Random Factoids about Traverse City, Michigan
Nestled at the edge of a deep blue bay of Lake Michigan, Traverse City is the cultural and social center of Michigan’s “True North.” For over a century, travelers have been enjoying its unique mixture of relaxation, adventure and unrivaled natural splendor. With hundreds of miles of lovely shoreline, Traverse City presents almost limitless opportunities for boating, sailing, paddling, swimming and beachcombing, miles of hiking and cycling trails, four blue-ribbon trout streams, and some of the best golf in the Midwest. It’s a favorite destination for fall color tours, and a glittering winter playground for skiers, snowshoe hikers and snowmobilers. Increasingly, Traverse City is becoming known for the quality of its wines and is a hotbed for craft brewing. Thanks to a new generation of creative local chefs, the town is also winning national acclaim for its fresh, imaginative regional cuisine.
Many readers will be aware of Traverse City’s charm listed above, but did you know any of these random factoids:
- In spite of its northerly latitude – on the 45th parallel, exactly halfway between the Equator and the North Pole — Traverse City, Michigan has a surprisingly moderate climate, thanks to the warm Lake Michigan waters that surround it. Early farmers discovered that they could grow delicate fruit crops like peaches and cherries on the slopes above Grand Traverse Bay, and the area is still known as the nation’s “Cherry Capital.” More recently, it has also established a reputation as one of the country’s best new wine-producing regions.
- In 1885, the state of Michigan built a mental asylum in the northern town of Traverse City: a gorgeous complex of gothic castles set in a landscape of meadows, hills and forests. At one time, the asylum boasted a population larger than that of the city itself, but it closed in the 1970s. Today, it has been restored and redeveloped as the Grand Traverse Commons, a fascinating complex of galleries, shops, restaurants, and residential areas surrounded by almost 500 acres of parkland — one of the town’s most popular attractions, and the largest historic preservation and adaptive reuse development project in the nation.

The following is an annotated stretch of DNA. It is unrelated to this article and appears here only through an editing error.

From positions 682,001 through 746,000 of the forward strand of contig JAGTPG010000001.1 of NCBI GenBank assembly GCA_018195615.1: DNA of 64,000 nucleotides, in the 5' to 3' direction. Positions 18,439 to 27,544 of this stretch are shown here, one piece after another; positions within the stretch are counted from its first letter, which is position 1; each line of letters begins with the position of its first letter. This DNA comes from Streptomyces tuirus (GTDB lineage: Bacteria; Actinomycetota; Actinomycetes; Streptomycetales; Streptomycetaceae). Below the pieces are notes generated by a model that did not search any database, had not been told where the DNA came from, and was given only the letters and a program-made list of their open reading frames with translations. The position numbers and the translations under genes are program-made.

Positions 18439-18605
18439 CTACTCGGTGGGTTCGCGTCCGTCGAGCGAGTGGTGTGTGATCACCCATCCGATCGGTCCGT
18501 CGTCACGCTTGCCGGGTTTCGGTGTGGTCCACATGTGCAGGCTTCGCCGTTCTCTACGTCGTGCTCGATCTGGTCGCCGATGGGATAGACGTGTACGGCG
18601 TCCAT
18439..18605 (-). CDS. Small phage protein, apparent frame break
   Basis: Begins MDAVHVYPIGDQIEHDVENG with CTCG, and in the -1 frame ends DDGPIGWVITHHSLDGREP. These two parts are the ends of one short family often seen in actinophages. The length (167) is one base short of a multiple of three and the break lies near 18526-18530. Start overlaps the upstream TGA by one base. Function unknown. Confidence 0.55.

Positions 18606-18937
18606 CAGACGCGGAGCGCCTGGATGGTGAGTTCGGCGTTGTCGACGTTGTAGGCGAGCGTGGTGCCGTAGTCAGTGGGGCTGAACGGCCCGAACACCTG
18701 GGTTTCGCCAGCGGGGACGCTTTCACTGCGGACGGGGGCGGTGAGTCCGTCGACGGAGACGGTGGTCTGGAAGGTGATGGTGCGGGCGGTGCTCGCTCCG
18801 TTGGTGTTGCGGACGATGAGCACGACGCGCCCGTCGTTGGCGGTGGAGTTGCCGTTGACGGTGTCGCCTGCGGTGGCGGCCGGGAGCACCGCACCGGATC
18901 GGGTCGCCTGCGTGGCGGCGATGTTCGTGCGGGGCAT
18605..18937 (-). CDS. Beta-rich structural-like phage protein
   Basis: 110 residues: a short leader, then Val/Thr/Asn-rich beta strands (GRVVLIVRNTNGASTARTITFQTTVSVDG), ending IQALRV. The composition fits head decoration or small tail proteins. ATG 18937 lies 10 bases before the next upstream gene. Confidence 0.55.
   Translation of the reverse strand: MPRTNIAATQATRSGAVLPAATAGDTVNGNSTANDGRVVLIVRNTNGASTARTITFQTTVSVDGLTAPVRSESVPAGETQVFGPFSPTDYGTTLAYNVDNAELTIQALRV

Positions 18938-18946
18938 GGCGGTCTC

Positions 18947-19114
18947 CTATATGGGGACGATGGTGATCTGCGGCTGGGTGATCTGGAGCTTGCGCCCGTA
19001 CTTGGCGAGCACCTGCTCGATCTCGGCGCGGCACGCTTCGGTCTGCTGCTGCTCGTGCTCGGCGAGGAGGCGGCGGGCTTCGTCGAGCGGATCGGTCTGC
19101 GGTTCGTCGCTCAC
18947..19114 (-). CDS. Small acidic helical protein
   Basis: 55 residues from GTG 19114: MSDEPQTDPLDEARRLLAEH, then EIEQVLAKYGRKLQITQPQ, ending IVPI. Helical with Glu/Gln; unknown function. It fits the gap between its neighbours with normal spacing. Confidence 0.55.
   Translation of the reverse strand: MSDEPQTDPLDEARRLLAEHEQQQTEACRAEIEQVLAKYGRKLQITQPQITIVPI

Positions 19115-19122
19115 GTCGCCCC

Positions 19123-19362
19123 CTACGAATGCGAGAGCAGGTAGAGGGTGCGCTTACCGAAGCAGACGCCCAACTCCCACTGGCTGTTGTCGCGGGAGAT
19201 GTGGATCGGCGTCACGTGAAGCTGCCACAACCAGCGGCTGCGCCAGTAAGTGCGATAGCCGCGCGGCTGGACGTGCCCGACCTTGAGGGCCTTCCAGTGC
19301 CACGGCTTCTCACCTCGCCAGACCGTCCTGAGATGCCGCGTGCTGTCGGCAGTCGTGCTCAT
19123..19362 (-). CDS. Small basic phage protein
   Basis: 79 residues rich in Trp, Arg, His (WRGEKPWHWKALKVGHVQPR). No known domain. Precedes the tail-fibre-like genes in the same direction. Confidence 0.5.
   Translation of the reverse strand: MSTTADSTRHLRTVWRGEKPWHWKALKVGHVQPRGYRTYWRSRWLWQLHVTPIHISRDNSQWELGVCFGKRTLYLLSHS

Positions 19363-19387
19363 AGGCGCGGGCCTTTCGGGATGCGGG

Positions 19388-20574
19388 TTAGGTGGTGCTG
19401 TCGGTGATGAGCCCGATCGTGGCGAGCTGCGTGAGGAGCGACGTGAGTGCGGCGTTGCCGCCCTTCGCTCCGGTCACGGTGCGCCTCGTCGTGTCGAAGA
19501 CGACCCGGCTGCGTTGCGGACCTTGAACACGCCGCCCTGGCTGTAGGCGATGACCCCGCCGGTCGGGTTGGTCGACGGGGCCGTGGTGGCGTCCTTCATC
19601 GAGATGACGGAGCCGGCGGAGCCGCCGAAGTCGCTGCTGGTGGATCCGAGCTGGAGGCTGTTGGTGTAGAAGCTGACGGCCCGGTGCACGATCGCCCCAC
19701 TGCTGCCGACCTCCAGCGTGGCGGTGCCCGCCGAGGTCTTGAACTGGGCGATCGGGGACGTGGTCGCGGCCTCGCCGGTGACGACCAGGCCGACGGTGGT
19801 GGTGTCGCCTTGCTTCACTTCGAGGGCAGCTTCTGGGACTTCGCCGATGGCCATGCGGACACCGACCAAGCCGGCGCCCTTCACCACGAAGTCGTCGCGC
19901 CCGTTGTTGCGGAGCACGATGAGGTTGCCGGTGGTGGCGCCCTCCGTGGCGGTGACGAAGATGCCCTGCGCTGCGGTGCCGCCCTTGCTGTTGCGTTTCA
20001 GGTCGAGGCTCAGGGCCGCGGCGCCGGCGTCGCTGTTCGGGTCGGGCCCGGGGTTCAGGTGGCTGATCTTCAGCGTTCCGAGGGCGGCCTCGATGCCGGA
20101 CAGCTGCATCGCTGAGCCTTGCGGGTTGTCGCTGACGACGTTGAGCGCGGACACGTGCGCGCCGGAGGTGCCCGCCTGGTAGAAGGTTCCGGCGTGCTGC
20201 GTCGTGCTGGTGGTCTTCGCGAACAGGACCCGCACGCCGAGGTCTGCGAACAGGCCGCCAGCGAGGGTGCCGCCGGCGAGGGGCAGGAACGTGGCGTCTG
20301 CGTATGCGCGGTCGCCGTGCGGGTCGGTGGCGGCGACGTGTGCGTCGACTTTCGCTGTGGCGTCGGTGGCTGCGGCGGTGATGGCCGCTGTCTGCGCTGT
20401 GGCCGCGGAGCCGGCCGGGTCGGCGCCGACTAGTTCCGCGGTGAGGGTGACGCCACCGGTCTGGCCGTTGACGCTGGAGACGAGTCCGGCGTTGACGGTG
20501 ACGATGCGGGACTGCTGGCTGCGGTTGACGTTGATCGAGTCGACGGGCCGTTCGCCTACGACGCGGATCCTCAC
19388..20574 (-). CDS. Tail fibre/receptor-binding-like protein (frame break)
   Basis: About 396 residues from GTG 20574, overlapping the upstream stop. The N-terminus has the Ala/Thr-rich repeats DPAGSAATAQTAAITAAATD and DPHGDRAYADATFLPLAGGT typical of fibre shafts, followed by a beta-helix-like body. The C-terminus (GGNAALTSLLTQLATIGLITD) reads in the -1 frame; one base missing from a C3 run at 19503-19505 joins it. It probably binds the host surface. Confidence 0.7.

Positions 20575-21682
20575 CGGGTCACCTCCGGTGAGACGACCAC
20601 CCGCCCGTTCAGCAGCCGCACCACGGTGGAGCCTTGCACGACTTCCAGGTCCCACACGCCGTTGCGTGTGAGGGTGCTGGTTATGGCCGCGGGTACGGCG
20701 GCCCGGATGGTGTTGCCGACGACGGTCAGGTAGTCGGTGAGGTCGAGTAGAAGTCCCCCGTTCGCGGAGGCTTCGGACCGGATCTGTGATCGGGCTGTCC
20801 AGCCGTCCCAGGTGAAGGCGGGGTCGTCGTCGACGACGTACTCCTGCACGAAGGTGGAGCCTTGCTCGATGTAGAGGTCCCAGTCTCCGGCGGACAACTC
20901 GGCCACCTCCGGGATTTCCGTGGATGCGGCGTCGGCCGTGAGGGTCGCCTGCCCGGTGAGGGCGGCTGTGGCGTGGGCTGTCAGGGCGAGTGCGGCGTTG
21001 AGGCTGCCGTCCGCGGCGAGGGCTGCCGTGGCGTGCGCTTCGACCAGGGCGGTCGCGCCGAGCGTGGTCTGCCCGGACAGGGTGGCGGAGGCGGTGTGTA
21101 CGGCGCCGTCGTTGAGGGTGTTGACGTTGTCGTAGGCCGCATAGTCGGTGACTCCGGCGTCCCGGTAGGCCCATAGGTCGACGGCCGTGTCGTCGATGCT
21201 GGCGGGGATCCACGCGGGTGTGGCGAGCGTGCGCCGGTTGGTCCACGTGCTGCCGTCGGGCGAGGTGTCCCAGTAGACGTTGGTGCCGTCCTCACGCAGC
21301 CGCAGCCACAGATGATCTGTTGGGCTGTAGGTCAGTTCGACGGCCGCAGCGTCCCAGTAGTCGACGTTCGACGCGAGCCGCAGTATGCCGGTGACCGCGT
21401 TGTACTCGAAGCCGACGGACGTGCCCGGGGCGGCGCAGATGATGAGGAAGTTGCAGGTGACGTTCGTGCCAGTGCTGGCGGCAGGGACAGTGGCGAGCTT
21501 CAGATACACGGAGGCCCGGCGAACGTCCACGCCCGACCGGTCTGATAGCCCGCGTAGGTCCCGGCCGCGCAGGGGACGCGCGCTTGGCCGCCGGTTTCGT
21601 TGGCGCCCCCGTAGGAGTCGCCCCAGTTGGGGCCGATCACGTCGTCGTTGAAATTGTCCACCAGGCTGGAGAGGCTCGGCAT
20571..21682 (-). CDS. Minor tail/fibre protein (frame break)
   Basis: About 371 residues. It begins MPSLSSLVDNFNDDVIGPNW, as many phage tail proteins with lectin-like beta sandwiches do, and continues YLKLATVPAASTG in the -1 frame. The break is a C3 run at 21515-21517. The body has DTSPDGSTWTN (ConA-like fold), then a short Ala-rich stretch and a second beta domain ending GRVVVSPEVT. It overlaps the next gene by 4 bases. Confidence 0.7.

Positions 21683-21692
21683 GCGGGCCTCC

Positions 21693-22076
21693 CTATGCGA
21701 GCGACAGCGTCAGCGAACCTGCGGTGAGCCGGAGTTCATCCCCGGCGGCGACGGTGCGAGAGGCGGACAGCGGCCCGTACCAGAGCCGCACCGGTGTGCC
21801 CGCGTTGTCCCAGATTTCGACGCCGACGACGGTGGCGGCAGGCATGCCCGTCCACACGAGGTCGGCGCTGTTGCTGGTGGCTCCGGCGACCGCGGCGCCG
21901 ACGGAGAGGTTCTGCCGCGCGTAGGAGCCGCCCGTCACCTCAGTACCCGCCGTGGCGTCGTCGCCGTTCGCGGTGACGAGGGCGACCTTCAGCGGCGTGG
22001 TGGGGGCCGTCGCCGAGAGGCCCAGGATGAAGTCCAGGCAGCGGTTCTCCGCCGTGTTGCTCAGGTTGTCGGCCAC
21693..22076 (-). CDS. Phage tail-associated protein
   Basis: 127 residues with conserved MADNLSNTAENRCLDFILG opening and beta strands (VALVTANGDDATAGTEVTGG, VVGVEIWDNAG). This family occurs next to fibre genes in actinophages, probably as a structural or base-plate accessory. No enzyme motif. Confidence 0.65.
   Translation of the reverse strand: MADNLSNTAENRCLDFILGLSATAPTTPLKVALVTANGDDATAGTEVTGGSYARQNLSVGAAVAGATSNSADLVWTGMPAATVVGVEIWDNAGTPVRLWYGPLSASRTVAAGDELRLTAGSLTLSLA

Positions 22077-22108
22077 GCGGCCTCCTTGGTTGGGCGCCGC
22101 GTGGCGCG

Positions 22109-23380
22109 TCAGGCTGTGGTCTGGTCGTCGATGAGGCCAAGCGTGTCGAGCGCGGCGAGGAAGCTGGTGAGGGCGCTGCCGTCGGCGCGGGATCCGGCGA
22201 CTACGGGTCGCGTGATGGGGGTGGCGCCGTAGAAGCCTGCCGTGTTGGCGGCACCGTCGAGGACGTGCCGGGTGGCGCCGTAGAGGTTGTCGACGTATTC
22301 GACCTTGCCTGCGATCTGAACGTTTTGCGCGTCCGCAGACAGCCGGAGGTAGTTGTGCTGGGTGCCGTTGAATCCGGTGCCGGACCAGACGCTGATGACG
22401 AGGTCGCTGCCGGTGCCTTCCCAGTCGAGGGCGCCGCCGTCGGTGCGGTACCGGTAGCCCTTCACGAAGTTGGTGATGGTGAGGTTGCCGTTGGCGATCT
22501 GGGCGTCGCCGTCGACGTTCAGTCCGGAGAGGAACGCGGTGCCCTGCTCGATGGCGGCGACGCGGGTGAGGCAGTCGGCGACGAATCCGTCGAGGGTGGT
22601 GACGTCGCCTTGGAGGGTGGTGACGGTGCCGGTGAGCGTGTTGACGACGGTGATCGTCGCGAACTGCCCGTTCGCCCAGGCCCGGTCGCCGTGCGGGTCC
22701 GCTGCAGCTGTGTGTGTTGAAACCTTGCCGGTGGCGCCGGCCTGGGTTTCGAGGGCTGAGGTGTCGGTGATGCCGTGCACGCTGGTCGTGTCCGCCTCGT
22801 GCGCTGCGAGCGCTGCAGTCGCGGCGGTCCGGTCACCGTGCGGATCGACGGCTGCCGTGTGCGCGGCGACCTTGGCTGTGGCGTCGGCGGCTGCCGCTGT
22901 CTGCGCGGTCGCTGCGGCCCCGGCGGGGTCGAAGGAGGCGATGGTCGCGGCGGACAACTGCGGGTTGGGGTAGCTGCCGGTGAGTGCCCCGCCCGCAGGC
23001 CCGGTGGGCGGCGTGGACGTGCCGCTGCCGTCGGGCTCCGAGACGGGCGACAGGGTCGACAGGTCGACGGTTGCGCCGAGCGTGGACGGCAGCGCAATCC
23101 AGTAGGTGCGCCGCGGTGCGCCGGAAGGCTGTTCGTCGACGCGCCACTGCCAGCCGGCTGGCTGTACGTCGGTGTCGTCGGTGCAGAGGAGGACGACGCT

- Just west of Traverse City, Michigan, the Sleeping Bear Dunes National Lakeshore is a breathtaking symphony of water, sky and towering sand dunes. Part of the national park system since 1972, Sleeping Bear is a profoundly beautiful landscape: a 64-mile curve of beaches, coves, islands and hills along the west coast of the Leelanau Peninsula that includes the highest perched dunes in North America, some towering more than 400 feet above the surface of Lake Michigan.
- The scenic Old Mission Peninsula near Traverse City, Michigan, has been attracting nature lovers for a long time. Three early fans of the area were friends Henry Ford, Thomas Edison and Harvey Firestone who used to drive up on the dirt roads in one of Ford’s early motorcars in the 1920s to camp out on nearby Power Island, which Ford owned. The island is now a public park, with miles of hiking trails and some splendid beaches.
- Each fall, Traverse City, Michigan becomes “Hockeytown North” when it hosts the annual training camp of the Detroit Red Wings hockey team and the National Hockey League’s fall prospects tournament, in which 14 NHL teams try out their potential new players in a series of high-intensity matches on the ice. The best part is that it’s all open to the public!
If you know any other interesting and/or random facts about Traverse City, please leave a comment below. Click the following link to read about other Random Factoid Friday destinations.